In Pursuit of a Gravity Escapement.

Phil Burman

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I started with a half scale copy of Brian Laws' #20 wooden clock to prove it would work at half scale in metal.

proof of concept video.


The next step was a design concept of a prototype escapement based on Brian Laws' #20 wooden clock but with significant changes. With a 250mm pendulum and a 60 pin escape wheel it makes one revolution in 60 seconds and provides a 1 second tick. In the video the escapement is driven by a 1000mm pendulum.

YouTube video here:
 
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tok-tokkie

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I was unaware of that variation of a gravity escape. Your proof of concept has 16 teeth & pins (by my count). Only a single pallet so 1 escape per full pendulum cycle (back & forth). So, for 1 sec pendulum it would need 60 teeth - as you state.
I made a 30 tooth gravity escape which I thought was novel but it is only a minor variation on the original "four legged escapement" developed by Grimthorpe for household clocks. This is a very significant departure from the layout of that design yet preserving the essential virtue of it always being just the weight of the pallet that impulses the pendulum.
I will watch this thread with great interest.
EDIT. I only looked at the linked YouTube after writing the above. That it uses a simple pin wheel for both the lifting & locking of the escape is a great simplification. Beautifully quiet & no need for the "fly" of a traditional gravity escape.
I don't see where the pallet gets lifted. When there are 2 pallets you can see the one being lifted clear of the pendulum. But with this single pallet it remains in contact with the pendulum so I don't see how the energy is transferred from drive weight to pallet to pendulum. Can you enlighten me?
 
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Phil Burman

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Hi tok-tokkie, I thought this might interest you.

The action is very quick so it is difficult to distinguish the individual actions. If you look closely you can see that the pin wheel lifts the gravity arm off the pallet stop pin (attached to the gravity arm) before the pendulum arrives to unlock it.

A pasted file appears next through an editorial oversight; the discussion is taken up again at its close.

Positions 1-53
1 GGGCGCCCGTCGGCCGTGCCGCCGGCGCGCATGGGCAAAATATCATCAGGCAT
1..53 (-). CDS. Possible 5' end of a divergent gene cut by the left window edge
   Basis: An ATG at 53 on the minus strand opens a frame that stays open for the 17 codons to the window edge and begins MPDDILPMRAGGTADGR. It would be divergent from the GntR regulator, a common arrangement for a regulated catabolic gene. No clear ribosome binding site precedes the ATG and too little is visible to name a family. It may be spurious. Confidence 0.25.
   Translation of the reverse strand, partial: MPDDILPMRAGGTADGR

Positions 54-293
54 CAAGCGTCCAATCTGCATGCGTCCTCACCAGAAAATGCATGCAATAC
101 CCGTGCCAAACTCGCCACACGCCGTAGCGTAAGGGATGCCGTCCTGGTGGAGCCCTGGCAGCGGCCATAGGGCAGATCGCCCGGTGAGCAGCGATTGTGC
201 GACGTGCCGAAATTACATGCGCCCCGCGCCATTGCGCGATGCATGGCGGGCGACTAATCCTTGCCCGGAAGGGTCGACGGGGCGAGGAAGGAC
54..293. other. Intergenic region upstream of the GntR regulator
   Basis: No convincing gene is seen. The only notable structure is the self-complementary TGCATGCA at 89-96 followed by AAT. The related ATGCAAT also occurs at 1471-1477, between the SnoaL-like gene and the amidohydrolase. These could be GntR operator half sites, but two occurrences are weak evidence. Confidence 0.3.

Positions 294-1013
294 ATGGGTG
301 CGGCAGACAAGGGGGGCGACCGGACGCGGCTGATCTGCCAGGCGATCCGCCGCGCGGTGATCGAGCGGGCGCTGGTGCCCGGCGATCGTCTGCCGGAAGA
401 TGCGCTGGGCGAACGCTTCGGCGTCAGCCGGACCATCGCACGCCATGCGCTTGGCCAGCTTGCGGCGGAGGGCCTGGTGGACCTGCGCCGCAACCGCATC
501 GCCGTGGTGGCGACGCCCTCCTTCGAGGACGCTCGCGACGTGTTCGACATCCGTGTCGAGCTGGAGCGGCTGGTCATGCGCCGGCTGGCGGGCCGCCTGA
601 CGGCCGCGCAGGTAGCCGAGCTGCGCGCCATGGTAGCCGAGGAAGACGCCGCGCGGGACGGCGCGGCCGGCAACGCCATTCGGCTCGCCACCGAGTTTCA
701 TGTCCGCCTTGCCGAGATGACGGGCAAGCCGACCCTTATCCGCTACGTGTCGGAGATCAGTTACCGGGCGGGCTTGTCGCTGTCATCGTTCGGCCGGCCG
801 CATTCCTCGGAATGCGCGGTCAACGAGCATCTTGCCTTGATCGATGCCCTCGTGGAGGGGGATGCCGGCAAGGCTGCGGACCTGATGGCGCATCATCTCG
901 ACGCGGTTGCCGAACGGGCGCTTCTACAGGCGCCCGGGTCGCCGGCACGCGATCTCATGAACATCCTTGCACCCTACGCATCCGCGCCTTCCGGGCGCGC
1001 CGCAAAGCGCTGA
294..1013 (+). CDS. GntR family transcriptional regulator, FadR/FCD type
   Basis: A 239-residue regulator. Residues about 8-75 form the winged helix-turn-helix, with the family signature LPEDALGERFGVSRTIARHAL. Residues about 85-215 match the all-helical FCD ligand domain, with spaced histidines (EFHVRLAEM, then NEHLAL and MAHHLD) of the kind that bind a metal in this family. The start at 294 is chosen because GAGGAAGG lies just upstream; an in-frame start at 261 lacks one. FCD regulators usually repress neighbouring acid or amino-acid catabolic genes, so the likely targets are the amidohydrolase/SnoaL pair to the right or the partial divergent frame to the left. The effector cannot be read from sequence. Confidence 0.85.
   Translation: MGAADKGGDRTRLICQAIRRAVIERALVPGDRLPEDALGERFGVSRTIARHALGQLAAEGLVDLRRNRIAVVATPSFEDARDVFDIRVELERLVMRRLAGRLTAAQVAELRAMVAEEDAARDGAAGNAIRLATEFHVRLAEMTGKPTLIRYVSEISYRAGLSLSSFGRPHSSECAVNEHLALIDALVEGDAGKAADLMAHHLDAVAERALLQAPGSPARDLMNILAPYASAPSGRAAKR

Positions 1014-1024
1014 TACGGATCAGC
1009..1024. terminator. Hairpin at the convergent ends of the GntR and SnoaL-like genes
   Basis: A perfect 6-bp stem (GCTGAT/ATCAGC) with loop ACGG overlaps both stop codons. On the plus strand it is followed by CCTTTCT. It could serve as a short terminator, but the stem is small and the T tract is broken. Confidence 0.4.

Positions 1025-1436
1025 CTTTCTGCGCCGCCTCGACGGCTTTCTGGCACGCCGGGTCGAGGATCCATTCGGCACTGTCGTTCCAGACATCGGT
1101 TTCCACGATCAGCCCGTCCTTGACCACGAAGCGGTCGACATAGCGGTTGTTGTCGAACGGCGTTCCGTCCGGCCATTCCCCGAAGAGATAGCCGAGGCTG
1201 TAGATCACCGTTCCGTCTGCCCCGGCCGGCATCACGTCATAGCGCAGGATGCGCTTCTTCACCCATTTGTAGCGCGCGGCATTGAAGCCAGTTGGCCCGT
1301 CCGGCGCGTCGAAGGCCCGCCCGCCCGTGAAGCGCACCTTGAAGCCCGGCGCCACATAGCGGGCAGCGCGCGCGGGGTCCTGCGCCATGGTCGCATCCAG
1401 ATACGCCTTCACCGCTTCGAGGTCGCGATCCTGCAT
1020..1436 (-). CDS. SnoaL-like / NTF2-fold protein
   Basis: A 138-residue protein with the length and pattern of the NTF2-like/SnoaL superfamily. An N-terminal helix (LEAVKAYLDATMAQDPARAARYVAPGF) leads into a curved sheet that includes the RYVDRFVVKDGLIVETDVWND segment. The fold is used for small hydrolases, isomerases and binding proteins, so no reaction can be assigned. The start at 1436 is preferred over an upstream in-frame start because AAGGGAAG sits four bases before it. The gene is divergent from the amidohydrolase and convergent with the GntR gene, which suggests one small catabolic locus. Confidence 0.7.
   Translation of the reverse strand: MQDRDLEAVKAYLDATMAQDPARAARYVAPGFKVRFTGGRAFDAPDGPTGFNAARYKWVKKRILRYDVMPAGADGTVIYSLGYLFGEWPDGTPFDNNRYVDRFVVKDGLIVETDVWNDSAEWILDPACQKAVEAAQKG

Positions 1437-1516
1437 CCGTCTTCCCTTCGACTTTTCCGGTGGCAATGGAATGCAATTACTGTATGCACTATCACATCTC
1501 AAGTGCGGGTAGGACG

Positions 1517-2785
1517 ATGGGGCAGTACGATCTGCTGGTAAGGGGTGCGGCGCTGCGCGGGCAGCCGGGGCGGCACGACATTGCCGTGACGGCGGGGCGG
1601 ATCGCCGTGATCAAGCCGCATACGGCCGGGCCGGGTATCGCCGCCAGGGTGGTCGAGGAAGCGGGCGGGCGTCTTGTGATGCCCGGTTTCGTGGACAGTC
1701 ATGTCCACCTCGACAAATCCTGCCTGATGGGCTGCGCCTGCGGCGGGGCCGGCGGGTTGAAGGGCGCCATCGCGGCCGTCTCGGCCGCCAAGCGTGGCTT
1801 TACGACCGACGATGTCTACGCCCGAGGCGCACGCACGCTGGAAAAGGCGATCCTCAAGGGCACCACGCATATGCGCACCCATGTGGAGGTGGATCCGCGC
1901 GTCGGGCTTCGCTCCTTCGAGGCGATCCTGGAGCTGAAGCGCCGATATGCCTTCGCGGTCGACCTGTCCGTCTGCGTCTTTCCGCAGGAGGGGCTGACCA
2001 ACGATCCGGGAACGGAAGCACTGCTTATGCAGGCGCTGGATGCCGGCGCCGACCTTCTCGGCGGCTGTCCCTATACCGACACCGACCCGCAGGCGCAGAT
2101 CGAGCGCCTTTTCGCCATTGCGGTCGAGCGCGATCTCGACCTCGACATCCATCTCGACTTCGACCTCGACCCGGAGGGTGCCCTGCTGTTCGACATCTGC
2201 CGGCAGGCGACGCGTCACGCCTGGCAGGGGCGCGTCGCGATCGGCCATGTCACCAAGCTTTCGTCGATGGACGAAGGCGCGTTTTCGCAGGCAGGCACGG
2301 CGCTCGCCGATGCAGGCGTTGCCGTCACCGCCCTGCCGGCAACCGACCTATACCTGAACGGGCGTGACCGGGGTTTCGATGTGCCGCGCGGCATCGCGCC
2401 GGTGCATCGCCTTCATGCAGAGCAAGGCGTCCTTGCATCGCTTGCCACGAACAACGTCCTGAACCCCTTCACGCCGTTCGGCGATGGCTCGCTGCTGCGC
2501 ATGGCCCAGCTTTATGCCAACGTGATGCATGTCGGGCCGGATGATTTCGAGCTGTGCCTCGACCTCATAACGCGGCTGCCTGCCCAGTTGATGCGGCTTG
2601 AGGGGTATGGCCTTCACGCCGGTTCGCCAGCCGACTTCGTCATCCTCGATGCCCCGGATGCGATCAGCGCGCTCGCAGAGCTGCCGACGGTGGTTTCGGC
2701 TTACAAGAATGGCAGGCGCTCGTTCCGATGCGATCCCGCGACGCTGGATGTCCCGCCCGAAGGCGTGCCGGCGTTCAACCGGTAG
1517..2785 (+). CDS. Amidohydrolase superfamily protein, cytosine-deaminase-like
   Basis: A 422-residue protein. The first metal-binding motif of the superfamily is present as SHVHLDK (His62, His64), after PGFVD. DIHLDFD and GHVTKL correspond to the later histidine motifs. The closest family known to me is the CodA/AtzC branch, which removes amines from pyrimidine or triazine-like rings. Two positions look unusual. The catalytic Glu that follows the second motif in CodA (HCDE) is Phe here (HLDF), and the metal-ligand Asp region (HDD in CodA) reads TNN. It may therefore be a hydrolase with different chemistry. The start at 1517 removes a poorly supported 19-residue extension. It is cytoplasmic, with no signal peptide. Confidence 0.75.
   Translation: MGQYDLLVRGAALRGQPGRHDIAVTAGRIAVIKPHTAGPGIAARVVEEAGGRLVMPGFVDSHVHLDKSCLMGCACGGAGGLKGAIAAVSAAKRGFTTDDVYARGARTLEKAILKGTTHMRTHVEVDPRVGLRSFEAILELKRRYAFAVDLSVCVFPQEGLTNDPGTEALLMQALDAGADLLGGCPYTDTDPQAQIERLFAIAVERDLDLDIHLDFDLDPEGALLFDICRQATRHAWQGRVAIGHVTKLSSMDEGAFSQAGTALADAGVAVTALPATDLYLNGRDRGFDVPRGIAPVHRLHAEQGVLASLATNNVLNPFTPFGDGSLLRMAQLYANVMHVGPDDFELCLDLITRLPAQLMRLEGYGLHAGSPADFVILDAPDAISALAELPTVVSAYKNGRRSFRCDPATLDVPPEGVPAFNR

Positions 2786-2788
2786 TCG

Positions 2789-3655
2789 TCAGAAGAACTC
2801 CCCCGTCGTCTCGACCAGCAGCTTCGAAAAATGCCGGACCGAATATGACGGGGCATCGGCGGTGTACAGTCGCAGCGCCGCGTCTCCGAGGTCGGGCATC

It is far more noisy than may appear on the video, however there is lots of tuning to be done before the design will get incorporated into a clock.

A simplification may be to eliminate the 12 teeth indexing wheel and have an indexing lever directly engage the 60 pin wheel. This is also borrowed from a Brian Law design.

The proof of concept actually has 15 teeth and pins.

Phil
 

tok-tokkie

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Thanks. Yes I can now clearly see the lifting of the pallet on the 15 pin proof of concept.
The 60 pin version seems to be very quiet. But, thinking about it during the night, it occurred to me that the escape advances once per complete pendulum cycle so the 60 pin would suit a 'half-second' pendulum. That gives rise to a nice compact Vienna style clock.
I really like the little pinion that reverses the direction so it both unlocks the escape and then raises the pallet.
I have just Googled Brian Law's gravity escape. You took his idea originally but your development to just a pin escape I particularly like. What metal is that - aluminum?
 
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Phil Burman

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What metal is that - aluminum?
Yes I use aluminium for prototypes as it is much cheaper than brass and easier to work than steel. I'm beginning to think aluminium might be an all cases replacement for end plates and other none working parts. I've also been doing some machining with carbon fibre. An anodised aluminium and carbon fibre clock might make an interesting combination.

Phil
 

Richard Cedar

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I have alway thought that carbon fiber, being light weight, strong and very stable, would be an excellent material for clock parts, especially for large wheels. I think that the combination of the black color of carbon fiber and either brass or steel could be very attractive. I started researching the machining qualities of carbon fiber and kept reading health warnings about the danger / toxicity of carbon fiber particles created during machining. This was sufficient to put me off the idea.

Richard Cedar.
 

Phil Burman

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Video of the 60 pin prototype gravity escapement with the 12 tooth indexing wheel eliminated and a redesigned indexing lever.

Phil
 

John MacArthur

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That's pretty classy Phil. Quite simple and robust, and doesn't look like it could possibly have the tripping problem of some gravity escapements. It looks like it could be quite durable. Can't wait to see a whole movement. As Tok says it will run nicely with a half-second pendulum.
Johnny
 

demoman3955

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I have no clue about any of this, but need to ask how many days would that run with the length of the weights string? The reason i ask is while watching it you could seen the weight dropping pretty quickly, which reminded me of an old tall case o have that has a strange chain and weight set up that i dont understand. I feel its that way to have more chain looping around to make it last longer in the length of the case available, but thats only a guess, and thats the only clock ive seen or owned thats like that.